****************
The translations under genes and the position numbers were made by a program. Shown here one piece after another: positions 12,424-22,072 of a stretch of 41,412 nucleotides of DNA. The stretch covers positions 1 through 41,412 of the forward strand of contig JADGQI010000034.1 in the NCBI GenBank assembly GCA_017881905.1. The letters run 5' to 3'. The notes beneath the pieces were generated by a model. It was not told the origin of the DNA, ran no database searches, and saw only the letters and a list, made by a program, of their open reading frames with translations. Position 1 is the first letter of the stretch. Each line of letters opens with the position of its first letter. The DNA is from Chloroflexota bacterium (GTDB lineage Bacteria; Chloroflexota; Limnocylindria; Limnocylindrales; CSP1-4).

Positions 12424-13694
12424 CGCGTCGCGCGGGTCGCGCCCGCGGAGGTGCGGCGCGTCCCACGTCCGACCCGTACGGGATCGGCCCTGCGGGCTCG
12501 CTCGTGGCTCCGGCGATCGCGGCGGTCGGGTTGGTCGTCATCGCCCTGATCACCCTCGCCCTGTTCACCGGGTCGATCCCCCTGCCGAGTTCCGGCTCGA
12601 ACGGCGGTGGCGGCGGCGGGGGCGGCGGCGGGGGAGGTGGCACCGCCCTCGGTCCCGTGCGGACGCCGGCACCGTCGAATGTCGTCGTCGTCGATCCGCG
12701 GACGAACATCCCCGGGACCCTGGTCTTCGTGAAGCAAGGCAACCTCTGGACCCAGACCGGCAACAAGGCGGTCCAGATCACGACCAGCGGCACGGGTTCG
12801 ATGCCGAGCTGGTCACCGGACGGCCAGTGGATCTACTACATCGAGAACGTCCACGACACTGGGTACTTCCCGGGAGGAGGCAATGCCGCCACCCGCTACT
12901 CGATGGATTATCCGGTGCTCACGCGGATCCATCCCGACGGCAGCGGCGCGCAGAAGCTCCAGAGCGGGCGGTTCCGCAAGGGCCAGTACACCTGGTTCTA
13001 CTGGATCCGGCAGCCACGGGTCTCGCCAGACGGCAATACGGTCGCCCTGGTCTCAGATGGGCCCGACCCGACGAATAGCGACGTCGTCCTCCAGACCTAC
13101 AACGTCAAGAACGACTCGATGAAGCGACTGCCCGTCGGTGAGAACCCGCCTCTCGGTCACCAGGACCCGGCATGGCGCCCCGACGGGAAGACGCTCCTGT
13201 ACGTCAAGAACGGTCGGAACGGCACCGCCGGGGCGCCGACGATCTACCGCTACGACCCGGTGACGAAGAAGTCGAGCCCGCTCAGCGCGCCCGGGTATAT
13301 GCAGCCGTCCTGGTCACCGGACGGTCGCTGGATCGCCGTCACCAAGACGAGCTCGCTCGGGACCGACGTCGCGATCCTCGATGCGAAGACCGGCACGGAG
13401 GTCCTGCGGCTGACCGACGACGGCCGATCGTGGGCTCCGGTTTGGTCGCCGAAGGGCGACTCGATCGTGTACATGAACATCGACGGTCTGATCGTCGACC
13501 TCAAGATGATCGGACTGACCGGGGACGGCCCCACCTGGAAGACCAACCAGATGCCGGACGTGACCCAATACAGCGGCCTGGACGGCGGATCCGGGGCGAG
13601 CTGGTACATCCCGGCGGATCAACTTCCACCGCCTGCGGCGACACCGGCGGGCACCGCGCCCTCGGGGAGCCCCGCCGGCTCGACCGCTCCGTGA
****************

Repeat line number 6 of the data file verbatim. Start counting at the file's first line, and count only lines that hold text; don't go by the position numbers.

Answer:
12701 GACGAACATCCCCGGGACCCTGGTCTTCGTGAAGCAAGGCAACCTCTGGACCCAGACCGGCAACAAGGCGGTCCAGATCACGACCAGCGGCACGGGTTCG